Kelsey Davenport is the Director for Nonproliferation Policy at the Arms Control Association, where she provides research and analysis on the nuclear and missile programs in Iran, North Korea, India, and Pakistan and on nuclear security issues. Kelsey also reports on developments in these areas for Arms Control Today. Kelsey joined the Arms Control Association in August 2011 as the Herbert Scoville Jr. Peace Fellow.
Prior to coming to the Arms Control Association, Kelsey worked for a think tank in Jerusalem researching regional security issues and track II diplomatic negotiations. She holds a masters degree in peace studies from the Kroc Institute for International Peace Studies at the University of Notre Dame. Kelsey graduated summa cum laude from Butler University with a B.A. in international studies and political science. She is a term member at the Council on Foreign Relations and serves on the Board of Directors for the Herbert Scoville Jr. Peace Fellowship.
Areas of Expertise: nuclear nonproliferation, nuclear and missile programs in Iran and North Korea, and nuclear security
She also provides commentary for TV and radio outlets including, CNN, BBC, Fox News, MSNBC, NPR, Al Jazeera, and CTV.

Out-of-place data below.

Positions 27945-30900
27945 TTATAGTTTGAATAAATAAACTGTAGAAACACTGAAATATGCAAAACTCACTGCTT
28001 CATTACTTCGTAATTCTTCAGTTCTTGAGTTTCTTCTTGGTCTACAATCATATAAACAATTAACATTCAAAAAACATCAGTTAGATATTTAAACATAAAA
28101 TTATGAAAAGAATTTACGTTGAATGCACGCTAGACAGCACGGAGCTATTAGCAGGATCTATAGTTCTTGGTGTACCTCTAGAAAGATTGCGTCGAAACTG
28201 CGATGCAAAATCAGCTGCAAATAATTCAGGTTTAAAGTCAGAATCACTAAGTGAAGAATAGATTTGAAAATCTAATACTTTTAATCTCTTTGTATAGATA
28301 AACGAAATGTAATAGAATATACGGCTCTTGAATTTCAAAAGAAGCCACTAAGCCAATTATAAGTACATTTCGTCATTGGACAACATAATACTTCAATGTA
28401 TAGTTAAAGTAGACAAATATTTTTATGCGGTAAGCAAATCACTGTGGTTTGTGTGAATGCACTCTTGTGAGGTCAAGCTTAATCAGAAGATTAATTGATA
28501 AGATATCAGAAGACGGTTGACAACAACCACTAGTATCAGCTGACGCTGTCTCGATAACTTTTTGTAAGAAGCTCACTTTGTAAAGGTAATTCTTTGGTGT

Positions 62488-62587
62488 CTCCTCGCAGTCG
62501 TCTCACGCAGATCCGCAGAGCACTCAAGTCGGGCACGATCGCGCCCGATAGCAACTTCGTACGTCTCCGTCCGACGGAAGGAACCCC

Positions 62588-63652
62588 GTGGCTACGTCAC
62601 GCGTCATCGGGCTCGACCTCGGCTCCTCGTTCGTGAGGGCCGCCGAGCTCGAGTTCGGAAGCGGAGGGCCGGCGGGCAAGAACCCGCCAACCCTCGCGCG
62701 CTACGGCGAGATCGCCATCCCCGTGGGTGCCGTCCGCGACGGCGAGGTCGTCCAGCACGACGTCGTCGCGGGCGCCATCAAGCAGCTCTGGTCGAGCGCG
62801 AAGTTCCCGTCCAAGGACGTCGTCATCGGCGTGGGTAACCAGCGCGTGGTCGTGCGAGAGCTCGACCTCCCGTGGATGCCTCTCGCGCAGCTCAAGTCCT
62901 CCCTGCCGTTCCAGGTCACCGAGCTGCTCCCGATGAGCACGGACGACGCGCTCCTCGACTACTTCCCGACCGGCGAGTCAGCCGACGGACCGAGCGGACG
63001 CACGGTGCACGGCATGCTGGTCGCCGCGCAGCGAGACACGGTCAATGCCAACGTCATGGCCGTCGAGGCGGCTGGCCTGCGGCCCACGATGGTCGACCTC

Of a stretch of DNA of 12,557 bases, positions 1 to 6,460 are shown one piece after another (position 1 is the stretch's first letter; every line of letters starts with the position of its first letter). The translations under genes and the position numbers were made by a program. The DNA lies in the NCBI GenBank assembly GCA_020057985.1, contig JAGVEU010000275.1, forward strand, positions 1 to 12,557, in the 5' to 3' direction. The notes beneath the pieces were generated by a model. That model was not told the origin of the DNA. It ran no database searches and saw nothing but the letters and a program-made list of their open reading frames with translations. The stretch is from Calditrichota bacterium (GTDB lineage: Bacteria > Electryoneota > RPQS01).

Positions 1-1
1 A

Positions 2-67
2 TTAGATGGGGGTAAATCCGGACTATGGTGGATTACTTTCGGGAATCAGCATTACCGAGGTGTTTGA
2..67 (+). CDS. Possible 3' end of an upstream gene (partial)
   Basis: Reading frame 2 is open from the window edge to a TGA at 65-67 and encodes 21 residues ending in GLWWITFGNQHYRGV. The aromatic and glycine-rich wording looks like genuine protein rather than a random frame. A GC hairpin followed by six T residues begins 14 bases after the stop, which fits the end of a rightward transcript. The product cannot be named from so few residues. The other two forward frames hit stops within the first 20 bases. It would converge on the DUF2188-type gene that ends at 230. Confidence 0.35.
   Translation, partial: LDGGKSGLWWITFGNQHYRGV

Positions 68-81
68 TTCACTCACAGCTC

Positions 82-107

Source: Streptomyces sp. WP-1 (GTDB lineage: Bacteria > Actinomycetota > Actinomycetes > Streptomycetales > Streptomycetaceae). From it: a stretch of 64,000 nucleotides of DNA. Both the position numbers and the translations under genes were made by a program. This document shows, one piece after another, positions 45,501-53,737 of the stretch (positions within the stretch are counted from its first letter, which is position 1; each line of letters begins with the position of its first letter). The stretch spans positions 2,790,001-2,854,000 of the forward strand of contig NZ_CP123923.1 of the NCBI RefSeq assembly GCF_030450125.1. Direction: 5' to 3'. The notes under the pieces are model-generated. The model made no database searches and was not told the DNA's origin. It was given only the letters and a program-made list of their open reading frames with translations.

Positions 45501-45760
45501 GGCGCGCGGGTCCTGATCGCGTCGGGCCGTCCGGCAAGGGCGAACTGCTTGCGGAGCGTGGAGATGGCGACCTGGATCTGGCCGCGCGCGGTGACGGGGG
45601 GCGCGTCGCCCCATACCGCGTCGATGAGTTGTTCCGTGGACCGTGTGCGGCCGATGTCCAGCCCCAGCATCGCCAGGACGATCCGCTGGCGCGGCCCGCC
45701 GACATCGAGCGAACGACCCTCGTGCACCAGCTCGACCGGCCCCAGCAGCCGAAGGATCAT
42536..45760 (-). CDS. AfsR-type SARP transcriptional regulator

202-463-8270 ext. 102
The UN Security Council quickly condemned a missile test, but moves slowly on new sanctions in response to September nuclear test.
The latest report by a UN Security Council panel found that the Syrian regime is responsible for a third attack involving chlorine gas, a finding largely overshadowed by the humanitarian crisis in Aleppo.
The IAEA said Iran is complying, but some diplomats want more.
The precursor chemicals were shipped to Germany for destruction, assuring that militia groups or terrorists in Libya wouldn’t be able to seize them.
The underground explosion, the second this year, drew condemnation from key world leaders and calls to impose more sanctions on Pyongyang.